Did You Know? The Biggest NC Endowments Keep Growing

A college endowment is a fund where an institution keeps its financial assets and donations and can invest that money for the college’s long-term stability. In North Carolina, the largest college endowments saw their market value increase between 8 percent and 20 percent from 2017 to 2018. Endowment increases weren’t simply a case of the … Continue reading “Did You Know? The Biggest NC Endowments Keep Growing”


Did You Know? Regret Comes with Taking Student Loans

A recent report from Payscale showed that a majority of college graduates regretted their college decision. Out of the 250,000 students surveyed, about 12 percent had some regret the major they picked. The biggest regret, though, came from borrowing student loans. While that regret is consistent among generations, millenials are the first ones to regret … Continue reading “Did You Know? Regret Comes with Taking Student Loans”


No, Academia, Title VI Funding Is Not for Your Pleasure

A letter from the federal Department of Education has sparked yet another controversy on the campuses of Duke University and the University of North Carolina at Chapel Hill. This time, the issue is about how to honor the intentions of donors, with the donor being the federal government instead of a private individual or corporation. … Continue reading “No, Academia, Title VI Funding Is Not for Your Pleasure”


Why Do So Many North Carolina Colleges Have Such Low Graduation Rates?

The era of the four-year bachelor’s degree is over; today, only top students graduate within the traditional college timeline. Few North Carolina colleges can graduate the majority of their students within four years—the average four-year graduation rate is only 35 percent. Even so, that rate is better than the national average of 33.3 percent. The … Continue reading “Why Do So Many North Carolina Colleges Have Such Low Graduation Rates?”


Administrative Bloat: Where Does It Come From and What Is It Doing?

Philip Hamburger recently published a piece in the Wall Street Journal arguing that Congress should control administrative bloat by limiting student loan funds given to colleges with too many administrators. He is dead right about the vast increase in non-faculty bureaucracy in recent decades and the need to reduce it. But the sources of the … Continue reading “Administrative Bloat: Where Does It Come From and What Is It Doing?”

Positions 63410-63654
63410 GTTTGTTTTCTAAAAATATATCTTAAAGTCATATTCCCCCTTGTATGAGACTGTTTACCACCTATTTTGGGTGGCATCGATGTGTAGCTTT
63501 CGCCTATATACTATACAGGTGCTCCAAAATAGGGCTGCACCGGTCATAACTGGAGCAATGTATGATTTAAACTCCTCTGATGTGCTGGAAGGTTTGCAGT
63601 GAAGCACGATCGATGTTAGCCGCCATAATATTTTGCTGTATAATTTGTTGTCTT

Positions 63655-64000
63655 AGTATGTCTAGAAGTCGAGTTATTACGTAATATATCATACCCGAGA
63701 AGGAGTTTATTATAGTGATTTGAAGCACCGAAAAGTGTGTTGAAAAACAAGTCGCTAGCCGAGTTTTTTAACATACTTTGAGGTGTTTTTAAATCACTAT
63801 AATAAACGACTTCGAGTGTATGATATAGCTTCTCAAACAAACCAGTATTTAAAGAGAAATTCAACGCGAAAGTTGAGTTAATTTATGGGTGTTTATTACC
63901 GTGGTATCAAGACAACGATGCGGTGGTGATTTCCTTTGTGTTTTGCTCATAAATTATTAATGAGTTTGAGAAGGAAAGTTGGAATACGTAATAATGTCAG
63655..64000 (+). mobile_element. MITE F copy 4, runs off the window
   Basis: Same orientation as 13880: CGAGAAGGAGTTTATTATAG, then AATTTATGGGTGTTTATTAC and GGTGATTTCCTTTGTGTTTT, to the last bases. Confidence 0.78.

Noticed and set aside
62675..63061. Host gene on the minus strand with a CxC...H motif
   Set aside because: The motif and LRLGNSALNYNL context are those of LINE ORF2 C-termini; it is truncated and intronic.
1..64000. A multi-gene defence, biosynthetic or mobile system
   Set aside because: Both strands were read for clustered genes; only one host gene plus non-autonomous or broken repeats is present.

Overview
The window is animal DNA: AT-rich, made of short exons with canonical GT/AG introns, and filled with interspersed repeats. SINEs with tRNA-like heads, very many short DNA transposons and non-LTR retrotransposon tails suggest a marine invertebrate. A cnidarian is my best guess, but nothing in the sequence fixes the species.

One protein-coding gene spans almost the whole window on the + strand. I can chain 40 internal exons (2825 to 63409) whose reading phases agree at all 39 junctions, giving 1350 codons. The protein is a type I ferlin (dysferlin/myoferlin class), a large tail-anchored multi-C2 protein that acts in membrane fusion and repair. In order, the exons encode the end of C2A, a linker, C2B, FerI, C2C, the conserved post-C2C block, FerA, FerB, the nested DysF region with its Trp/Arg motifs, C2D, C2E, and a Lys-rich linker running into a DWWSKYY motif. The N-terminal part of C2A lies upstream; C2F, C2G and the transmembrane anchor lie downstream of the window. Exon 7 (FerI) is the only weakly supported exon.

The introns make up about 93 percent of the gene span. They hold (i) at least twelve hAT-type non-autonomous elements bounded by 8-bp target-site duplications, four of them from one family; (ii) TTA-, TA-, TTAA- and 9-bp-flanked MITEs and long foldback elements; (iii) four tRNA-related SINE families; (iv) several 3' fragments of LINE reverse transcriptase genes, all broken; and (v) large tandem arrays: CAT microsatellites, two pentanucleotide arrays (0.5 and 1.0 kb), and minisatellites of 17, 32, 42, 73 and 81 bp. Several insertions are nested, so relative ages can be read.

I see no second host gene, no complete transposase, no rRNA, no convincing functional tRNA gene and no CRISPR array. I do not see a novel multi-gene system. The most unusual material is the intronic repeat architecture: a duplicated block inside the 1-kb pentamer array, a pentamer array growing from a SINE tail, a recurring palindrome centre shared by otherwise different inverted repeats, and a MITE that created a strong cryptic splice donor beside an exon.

The End of Being a Duke Professor and What It Means for the Future of Higher Education

The end of the spring semester marks the 20th anniversary of my professorship at Duke, first as an assistant professor and then as an associate professor of the practice at the Sanford School of Public Policy. During this time, I regularly taught the required ethics class for all undergraduate public policy majors. I won multiple … Continue reading “The End of Being a Duke Professor and What It Means for the Future of Higher Education”


The Essential Ingredient for a ‘Deep Education’

About a year ago, Princeton philosopher Robert P. George came to Chapel Hill, North Carolina to speak about civil discourse and diversity of thought with the UNC system Board of Governors. He returned on February 8, but this time he came with Cornel West, a long-time friend and philosopher at Harvard University, as guest speakers … Continue reading “The Essential Ingredient for a ‘Deep Education’”


The Liberal Arts Are Important: But Whose Liberal Arts?

Over the decades, the conception of a liberal arts education appears to have slowly lost its meaning. Just because students may attend a “liberal arts” college does not mean that they will receive a liberal arts education as it was traditionally conceived. One person who decries this transformation of the liberal arts is author and … Continue reading “The Liberal Arts Are Important: But Whose Liberal Arts?”


A Monumental Question

Today’s radical left has embarked on a quest to purge college campuses of their controversial histories. These “social justice warriors” not only believe themselves licensed to tear down statues—they view it as their sacred duty to rid universities of monuments that do not meet their standards of political correctness. But merely removing statues they deem … Continue reading “A Monumental Question”


Nancy MacLean Continues to Embarrass Duke, but Exposes its Double Standards

Last year, Duke University History Professor Nancy MacLean became one of the country’s best-known academics for her book Democracy in Chains. That is not, however, to say that her book was so praiseworthy that it made her famous. Quite the opposite—Democracy in Chains was excoriated by academic critics for its blatantly dishonest attack on the … Continue reading “Nancy MacLean Continues to Embarrass Duke, but Exposes its Double Standards”